The problem is not that they confuse law with morality. The problem is that, morally speaking, they are such fvckers.

      •  I didn't mean to say that the lawyers confuse (none)
        laws with morality, but they know, if they tell the public that something is legal and constitutional, the public will translate that to mean that what the laws allows them to do is ok and morally justified and fair. It's just a matter of how often and threatening you spread out that propaganda and the public will buy into it.

        In order to kill your opponent's argument in a debate you only have to prove that what he says is unconstitutional and against the law. Usually that's enough, as nobody challenges the laws and the constitution or looks if several laws contradict each other in their intentions.

  •  you've convinced me (none)
    ok, i am finally convinced to pay for an online subscription to the WSJ.  their editorial page is insane, and i hate to give them money... but, they really are a much better paper than the NYT.
  •  I voted "Yes." (4.00)
    Surprised? Yeah. I'm surprised they put it in writing.

    These people--outside the putting in writing part--learn nothing from history. What ever is the justification for torture? It's the very same one they trot out this time. Stalin, Hitler, Pinochet, France during the Algerian War. Yep, we're no better.

  •  a few excerpts from wsj (none)

    The working-group report elaborated the Bush administration's view that the president has virtually unlimited power to wage war as he sees fit, and neither Congress, the courts nor international law can interfere. It concluded that neither the president nor anyone following his instructions was bound by the federal Torture Statute, which makes it a crime for Americans working for the government overseas to commit or attempt torture, defined as any act intended to "inflict severe physical or mental pain or suffering." Punishment is up to 20 years imprisonment, or a death sentence or life imprisonment if the victim dies.

    "In order to respect the president's inherent constitutional authority to manage a military campaign ... (the prohibition against torture) must be construed as inapplicable to interrogations undertaken pursuant to his commander-in chief authority," the report asserted. (The parenthetical comment is in the original document.) The Justice Department "concluded that it could not bring a criminal prosecution against a defendant who had acted pursuant to an exercise of the president's constitutional power," the report said. Citing confidential Justice Department opinions drafted after Sept. 11, 2001, the report advised that the executive branch of the government had "sweeping" powers to act as it sees fit because "national security decisions require the unity in purpose and energy in action that characterize the presidency rather than Congress."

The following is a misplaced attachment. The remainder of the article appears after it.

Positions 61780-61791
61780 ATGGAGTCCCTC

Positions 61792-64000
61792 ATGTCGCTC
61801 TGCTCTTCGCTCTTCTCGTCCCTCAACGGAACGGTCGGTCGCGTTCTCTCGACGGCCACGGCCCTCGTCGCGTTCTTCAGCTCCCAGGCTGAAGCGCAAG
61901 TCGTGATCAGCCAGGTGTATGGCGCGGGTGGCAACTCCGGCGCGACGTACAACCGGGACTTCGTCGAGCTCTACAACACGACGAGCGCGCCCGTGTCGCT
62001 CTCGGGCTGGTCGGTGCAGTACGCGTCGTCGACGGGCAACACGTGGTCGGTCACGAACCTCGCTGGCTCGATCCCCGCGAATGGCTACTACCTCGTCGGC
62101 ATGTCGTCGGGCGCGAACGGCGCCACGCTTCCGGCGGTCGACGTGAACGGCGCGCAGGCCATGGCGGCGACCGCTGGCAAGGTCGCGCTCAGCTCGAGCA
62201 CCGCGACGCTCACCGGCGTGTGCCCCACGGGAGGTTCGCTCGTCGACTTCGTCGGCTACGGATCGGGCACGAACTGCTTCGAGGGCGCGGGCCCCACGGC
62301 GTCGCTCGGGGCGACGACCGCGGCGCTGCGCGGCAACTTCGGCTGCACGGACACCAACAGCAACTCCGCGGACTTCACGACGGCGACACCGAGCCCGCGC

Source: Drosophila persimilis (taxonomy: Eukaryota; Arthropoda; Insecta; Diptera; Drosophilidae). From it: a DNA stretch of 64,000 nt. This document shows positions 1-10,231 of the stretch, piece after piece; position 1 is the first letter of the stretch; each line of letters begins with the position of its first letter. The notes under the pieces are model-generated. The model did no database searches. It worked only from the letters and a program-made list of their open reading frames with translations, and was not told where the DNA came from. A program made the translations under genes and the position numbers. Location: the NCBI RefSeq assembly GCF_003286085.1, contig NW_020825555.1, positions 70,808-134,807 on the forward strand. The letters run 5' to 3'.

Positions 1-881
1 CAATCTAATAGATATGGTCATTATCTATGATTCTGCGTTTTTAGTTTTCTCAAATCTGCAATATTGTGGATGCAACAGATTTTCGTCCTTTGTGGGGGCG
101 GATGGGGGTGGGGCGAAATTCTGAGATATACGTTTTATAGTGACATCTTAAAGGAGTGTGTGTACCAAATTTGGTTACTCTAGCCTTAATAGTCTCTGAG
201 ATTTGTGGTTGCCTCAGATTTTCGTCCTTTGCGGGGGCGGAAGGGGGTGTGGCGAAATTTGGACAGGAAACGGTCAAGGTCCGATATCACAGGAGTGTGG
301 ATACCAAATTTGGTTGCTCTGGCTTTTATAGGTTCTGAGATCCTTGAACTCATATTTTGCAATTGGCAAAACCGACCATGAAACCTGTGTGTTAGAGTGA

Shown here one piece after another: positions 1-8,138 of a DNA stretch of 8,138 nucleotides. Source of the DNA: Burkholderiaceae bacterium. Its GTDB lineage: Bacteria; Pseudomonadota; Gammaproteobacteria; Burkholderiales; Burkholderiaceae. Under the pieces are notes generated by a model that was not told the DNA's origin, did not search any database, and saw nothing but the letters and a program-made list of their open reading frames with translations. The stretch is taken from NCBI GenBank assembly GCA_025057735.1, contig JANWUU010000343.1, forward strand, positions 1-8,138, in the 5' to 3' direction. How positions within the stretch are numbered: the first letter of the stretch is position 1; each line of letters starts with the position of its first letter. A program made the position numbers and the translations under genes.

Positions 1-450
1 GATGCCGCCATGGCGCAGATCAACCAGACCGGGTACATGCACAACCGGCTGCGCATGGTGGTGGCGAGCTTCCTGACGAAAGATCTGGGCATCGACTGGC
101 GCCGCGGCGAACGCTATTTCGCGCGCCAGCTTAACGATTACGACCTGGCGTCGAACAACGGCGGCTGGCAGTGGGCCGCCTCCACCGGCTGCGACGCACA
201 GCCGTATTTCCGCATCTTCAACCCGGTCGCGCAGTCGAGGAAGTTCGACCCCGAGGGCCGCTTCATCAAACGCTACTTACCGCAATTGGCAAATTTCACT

We know this justice department wouldn't prosecute, lets hope the next one isn't similarly intent on destroying our country's international standing.

    Likewise, the lawyers found that "constitutional principles" make it impossible to "punish officials for aiding the president in exercising his exclusive constitutional authorities" and neither Congress nor the courts could "require or implement the prosecution of such an individual."

    To protect subordinates should they be charged with torture, the memo advised that Mr. Bush issue a "presidential directive or other writing" that could serve as evidence, since authority to set aside the laws is "inherent in the president."

    Did Mr. Bush issue a detainee torture directive?

    In addition, the report advised that torture or homicide could be justified as "self-defense," should an official "honestly believe" it was necessary to head off an imminent attack on the U.S. The self-defense doctrine generally has been asserted by individuals fending off assaults, and in 1890, the Supreme Court upheld a U.S. deputy marshal's right to shoot an assailant of Supreme Court Justice Stephen Field as involving both self-defense and defense of the nation. Citing Justice Department opinions, the report concluded that "if a government defendant were to harm an enemy combatant during an interrogation in a manner that might arguably violate criminal prohibition," he could be justified "in doing so in order to prevent further attacks on the United States by the al Qaeda terrorist network."

    Wow ... an "honestly believe" defense for murder.

  •  Would this happen to be the same Gong . . . (none)
    who works for the State Department these days?

    If so, you ought to join Luke & Dave and come over to my place for a cookout in a couple weeks.

    The modern conservative is engaged in one of man's oldest exercises in moral philosophy; that is, the search for a superior moral justification for selfishness.

    by Bragan on Mon Jun 07, 2004 at 12:49:49 PM PDT